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Friday, March 24, 2023

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SDSU grad Claudia Mowery (left) was finally able to meet and personally thank William E. Leonhard Jr. for his support during the Evening of Philanthropy event in January. SDSU grad Claudia Mowery (left) was finally able to meet and personally thank William E. Leonhard Jr. for his support during the Evening of Philanthropy event in January.

SDSU Alumnus' Scholarship Reflects His Personal Responsibility to Help Aztecs Community

William E. Leonhard Jr.'s generosity has supported over 100 graduate and undergraduate engineering students for over two decades.
By Mario Sevilla

Claudia Mowery juggled jobs to self-finance her education. She trekked the grueling commute from San Diego’s North County to San Diego State University, then back home. 

“It wasn’t easy,” Mowery said. 

With self-doubt and the threat of debt mounting over her, she recalled feeling emotionally overwhelmed after learning she was among the first class of recipients to be awarded the William E. Leonhard Jr. Scholarship. 

“It filled me with a feeling of gratitude first and foremost,” said Mowery. “After that, I remember getting a bit of a boost to my self-esteem and a sense that I was worthy of being there, pursuing this mechanical engineering degree.”

Leonhard’s generous gift allowed Claudia to focus on her studies, resulting in her becoming SDSU’s 2001 valedictorian.

In 1959, Leonhard came to SDSU from Los Angeles stubbornly determined to fulfill his dream of becoming an engineer — and only an engineer.

“It was either engineer or drown,” said Leonhard. “That’s what I wanted to do.”

But what Leonhard hadn’t calculated into his engineering pursuits were the many non-academic activities on campus that would also shape his future and personal values. He remembered his first time on campus, the freshman college dorm council needed students to assist in overseeing policy and programs. Despite his inexperience, he volunteered anyway because they needed help.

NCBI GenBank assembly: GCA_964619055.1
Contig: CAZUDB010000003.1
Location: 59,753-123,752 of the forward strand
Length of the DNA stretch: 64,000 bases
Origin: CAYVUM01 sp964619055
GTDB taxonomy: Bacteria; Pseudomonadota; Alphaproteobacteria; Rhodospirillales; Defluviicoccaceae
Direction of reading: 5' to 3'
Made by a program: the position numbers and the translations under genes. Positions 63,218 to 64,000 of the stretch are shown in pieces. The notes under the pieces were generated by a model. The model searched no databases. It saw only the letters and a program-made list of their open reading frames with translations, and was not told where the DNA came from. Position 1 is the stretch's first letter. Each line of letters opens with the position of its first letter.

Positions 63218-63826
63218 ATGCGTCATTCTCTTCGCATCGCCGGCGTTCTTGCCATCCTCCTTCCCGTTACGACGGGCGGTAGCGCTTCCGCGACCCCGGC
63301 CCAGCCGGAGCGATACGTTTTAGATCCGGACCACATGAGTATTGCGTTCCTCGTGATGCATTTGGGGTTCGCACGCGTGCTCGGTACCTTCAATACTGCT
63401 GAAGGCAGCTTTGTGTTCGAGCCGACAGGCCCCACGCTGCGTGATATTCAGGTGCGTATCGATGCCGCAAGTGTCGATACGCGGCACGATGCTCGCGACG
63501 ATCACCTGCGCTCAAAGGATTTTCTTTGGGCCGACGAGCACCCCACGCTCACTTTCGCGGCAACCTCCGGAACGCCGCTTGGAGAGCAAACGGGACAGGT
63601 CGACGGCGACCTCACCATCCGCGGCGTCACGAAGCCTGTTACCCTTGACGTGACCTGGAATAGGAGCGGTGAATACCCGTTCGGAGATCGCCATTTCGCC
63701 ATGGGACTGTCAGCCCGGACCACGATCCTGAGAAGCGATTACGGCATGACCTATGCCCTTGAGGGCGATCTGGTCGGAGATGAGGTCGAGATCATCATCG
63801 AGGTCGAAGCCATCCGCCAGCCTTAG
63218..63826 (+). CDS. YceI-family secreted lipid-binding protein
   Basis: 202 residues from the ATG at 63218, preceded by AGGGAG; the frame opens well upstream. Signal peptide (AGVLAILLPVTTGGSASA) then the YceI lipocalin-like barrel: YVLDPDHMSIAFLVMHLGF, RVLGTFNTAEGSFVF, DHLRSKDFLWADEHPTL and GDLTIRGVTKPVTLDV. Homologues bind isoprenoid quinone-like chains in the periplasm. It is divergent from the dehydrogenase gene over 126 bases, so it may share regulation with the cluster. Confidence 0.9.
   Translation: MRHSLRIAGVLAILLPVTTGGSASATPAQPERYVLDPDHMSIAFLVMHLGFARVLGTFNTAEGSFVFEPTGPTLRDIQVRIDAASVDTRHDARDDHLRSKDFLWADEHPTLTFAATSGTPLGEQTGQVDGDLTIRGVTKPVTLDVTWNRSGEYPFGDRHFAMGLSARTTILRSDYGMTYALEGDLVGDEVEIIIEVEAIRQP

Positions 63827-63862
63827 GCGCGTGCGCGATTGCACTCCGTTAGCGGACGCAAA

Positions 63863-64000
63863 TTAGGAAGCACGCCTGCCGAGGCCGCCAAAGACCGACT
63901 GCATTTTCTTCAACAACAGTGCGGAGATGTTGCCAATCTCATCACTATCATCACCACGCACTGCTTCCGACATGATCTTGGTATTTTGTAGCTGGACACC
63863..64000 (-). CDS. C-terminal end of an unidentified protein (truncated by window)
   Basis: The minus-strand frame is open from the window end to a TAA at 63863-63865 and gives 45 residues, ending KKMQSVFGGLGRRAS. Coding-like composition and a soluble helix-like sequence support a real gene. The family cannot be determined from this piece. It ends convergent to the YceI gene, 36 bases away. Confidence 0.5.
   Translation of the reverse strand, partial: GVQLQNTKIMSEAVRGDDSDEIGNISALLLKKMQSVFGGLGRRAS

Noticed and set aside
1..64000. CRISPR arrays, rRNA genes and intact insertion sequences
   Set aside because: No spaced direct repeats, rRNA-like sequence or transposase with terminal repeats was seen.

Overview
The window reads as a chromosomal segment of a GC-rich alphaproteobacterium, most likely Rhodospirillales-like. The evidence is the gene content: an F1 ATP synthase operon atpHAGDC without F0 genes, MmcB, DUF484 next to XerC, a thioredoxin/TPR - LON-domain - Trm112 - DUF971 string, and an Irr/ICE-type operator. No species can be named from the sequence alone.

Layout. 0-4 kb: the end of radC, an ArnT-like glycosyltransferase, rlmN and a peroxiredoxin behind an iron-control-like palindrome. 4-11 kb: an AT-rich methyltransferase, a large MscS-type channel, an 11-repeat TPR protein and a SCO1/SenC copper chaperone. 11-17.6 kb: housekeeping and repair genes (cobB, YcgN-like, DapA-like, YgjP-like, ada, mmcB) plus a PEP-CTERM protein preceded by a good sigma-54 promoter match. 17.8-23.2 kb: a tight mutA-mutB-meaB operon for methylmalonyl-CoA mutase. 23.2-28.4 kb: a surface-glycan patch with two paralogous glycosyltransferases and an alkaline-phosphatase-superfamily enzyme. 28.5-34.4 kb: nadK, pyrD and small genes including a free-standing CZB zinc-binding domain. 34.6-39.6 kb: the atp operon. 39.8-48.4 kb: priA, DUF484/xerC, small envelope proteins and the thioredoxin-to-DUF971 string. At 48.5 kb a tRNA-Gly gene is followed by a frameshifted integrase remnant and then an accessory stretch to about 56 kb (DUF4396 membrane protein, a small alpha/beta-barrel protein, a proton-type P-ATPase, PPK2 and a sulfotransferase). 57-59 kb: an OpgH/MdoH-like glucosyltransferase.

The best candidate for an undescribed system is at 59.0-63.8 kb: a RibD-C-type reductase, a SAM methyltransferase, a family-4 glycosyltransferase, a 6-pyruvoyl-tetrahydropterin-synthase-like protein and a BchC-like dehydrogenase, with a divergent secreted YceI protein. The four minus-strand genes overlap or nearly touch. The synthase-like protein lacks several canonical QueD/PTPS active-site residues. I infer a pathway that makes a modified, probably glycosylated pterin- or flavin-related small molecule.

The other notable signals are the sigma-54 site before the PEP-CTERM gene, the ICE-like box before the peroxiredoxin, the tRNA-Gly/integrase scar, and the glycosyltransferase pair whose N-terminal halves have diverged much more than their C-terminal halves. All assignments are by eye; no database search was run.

“It was so much different from the equation world I was in,” Leonhard said. 

“I knew right then and there … I wanted to develop an engineering background that I could use in a management situation,” he said. Joining the council marked the first time in Leonhard’s life he served in any leadership capacity.

His time at SDSU — highlighted by watching Dr. Martin Luther King Jr.’s speech at the Open Air Theater in 1964 — sent Leonhard on a new career trajectory that blended engineering with his motivation to help others.

“That was something that has stayed with me my entire life,” he said.

After SDSU, Leonhard joined the U.S. Air Force as an engineer and second lieutenant. He retired 25 years later as a colonel. He then moved on to the private sector where he once served as senior program manager for The Parsons Corporation and managed the design of themed rides for Disney Parks. 

Leonhard said while his SDSU education paved a path to a long career as an engineer, he credits his personal experience on campus for instilling the desire to help aspiring Aztecs, like Mowery.

Mowery is the first person in her family to receive a formal technical degree and is now a vice president at General Atomics Aeronautical Systems in San Diego.

“I was very fortunate to have professors and other guiding lights along the way cheering me on to continue down this path,” said Mowery. “Mr. Leonhard was certainly one of those guiding lights.”

“Even though he wasn’t there physically, he ‘cheered me on’ via his scholarship,” she said.

Nearly two decades later, Mowery was finally able to thank Leonhard during SDSU’s Evening of Philanthropy event in January. 

“Meeting Mr. Leonhard was a true delight,” she said. “It certainly closed the loop for me…and, the bonus was to be able to get to know more about him and his interesting career.”

Since Mowery received the award over 20 years ago, the William E. Leonhard Jr. Scholarship has supported over 100 graduate and undergraduate engineering students.

“It was never an option for me,” Leonhard said about his philanthropy and desire to help students through his scholarship. He recognizes how expensive tuition is today and he hopes his gift can help provide students some financial relief or reduce college debt. 

“Hopefully you get to the point where you have more donors than you have recipients,” he said.

Mowery is now one of those donors.

“I love what I do,” Mowery said in a message to Leonhard. “I even gave my first contribution to San Diego State this year, helping other students, much like you helped me.”